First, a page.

Learning how to interpret complex empirical materials in terms of theoretical analysis and scholarly debate is a central part of the anthropology curriculum. Students are taught to see how specific theoretical arguments shape the selection of the empirical materials presented and how particular empirical cases relate to general theoretical claims. All of the courses taught in the department make use of full-length ethnographies or original research papers, and these writings are treated as contributions to theoretical debates in progress. Unlike other majors, in our courses there is very little use of textbooks, which tend to treat knowledge as a set of established truths. Students are thus expected to demonstrate their own ability to describe and analyze the ethnographies they read and the research projects they carry out themselves. All courses require students to write short- and long-form essays.

3. Cultural relativism

Classic questions of interest for anthropologists deal with human variability and universality: Do all societies have private property, or are there some groups where everything is shared equally? Do all societies have a formal political hierarchy, or are there places that have absolute equality? How do relationships between men and women or adults and children vary from society to society? Do all societies fight with their neighbors? Is the transition from childhood to adulthood always marked by conflict with parents? How are universal needs like food, clothing, and shelter channeled through different cultural ideas to produce different ways of eating, dressing, and living together? 

Participant observation entails the subjective experience of deliberately exposing oneself to different forms of life. This experience provides a way of viewing one’s own form of life from the outside, so to speak, viewing it in comparative terms as just one possible form of life. This results in another principle of anthropology, cultural relativism. This means that one must suspend judgment until one has understood other cultures from the inside and one’s own from the outside. It does not mean that anthropologists view all forms of life as morally equivalent. On the contrary, only by going through a process of empathy with the other and estrangement from the self can one be in a position to have reasoned opinions about different forms of life. This is why, when we interview graduates about what they learned as anthropology majors, they often say that anthropology is a major that teaches you to see the world in a different light—to think critically about aspects of the world that people often take for granted.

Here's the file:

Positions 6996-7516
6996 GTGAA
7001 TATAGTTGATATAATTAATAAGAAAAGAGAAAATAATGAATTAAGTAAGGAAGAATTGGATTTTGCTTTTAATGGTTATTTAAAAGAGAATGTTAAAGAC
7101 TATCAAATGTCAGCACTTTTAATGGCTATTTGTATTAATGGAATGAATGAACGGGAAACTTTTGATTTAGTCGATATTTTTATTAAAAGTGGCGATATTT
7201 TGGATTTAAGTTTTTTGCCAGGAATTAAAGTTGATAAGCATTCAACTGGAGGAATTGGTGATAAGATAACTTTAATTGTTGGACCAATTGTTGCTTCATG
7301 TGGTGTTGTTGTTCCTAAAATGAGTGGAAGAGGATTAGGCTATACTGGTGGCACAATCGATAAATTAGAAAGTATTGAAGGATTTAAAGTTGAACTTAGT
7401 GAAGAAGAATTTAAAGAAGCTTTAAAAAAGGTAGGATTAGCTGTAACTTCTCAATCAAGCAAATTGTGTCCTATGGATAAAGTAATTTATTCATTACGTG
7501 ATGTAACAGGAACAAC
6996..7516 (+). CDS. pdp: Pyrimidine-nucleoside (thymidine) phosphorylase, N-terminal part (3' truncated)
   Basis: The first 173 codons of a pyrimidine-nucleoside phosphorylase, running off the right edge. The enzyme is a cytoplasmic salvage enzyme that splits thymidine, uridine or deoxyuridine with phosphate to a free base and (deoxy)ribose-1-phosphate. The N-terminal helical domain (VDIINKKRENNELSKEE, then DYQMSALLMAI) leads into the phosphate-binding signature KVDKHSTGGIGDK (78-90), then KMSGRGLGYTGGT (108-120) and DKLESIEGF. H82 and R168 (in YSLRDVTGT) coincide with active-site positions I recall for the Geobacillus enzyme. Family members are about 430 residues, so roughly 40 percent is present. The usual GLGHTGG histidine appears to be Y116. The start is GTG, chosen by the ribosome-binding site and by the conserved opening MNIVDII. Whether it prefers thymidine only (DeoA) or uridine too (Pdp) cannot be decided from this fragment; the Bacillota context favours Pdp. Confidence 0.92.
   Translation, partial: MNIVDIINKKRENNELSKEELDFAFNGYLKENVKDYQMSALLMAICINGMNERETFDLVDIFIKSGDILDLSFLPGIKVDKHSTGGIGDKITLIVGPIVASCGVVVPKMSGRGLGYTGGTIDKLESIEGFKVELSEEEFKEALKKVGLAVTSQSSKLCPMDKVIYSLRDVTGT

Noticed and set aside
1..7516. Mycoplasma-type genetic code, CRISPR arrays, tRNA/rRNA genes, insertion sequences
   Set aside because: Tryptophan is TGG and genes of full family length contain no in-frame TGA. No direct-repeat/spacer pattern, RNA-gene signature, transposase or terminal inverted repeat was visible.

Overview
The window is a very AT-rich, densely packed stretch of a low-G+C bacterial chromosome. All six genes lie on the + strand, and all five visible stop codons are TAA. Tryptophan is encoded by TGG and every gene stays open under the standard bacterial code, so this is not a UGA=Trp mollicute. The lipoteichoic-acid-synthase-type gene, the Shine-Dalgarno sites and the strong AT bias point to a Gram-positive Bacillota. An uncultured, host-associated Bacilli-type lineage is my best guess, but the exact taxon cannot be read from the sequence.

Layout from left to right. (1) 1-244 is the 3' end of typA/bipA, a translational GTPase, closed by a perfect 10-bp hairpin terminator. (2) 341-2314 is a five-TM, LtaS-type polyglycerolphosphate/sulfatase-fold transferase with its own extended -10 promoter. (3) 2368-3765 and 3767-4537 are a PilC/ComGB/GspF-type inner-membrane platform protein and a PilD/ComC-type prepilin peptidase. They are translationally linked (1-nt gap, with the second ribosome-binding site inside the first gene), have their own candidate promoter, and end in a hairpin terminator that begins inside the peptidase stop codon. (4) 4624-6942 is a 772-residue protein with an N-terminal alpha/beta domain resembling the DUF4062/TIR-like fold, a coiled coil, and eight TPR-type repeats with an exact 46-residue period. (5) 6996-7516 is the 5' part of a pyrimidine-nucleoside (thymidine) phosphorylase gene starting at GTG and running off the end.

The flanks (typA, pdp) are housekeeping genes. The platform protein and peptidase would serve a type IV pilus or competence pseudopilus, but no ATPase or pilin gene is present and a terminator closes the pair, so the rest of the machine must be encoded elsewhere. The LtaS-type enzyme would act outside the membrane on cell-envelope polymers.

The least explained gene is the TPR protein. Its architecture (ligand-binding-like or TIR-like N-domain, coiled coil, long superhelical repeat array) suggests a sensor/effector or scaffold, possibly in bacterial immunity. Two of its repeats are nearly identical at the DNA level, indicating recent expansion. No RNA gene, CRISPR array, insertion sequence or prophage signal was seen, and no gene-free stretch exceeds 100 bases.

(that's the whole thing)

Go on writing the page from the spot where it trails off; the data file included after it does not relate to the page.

4. Cross-cultural and interdisciplinary comparison

Familiarity with a wide variety of cultures, societies, and social groups gives anthropologists a unique ability to cast a comparative light on the findings of other social scientists, often leading to the qualification or falsification of theories developed on the basis of western industrial societies. While much of anthropological research is conducted by single investigators, an increasing amount of research is conducted by teams with complementary specializations. Anthropologists are now routinely included on teams with economists working on development projects, healthcare providers treating culturally diverse populations, educators teaching diverse student bodies, marketers selling to global markets, human rights advocates defending ethnic minorities around the world, and relief agencies dealing with refugee populations.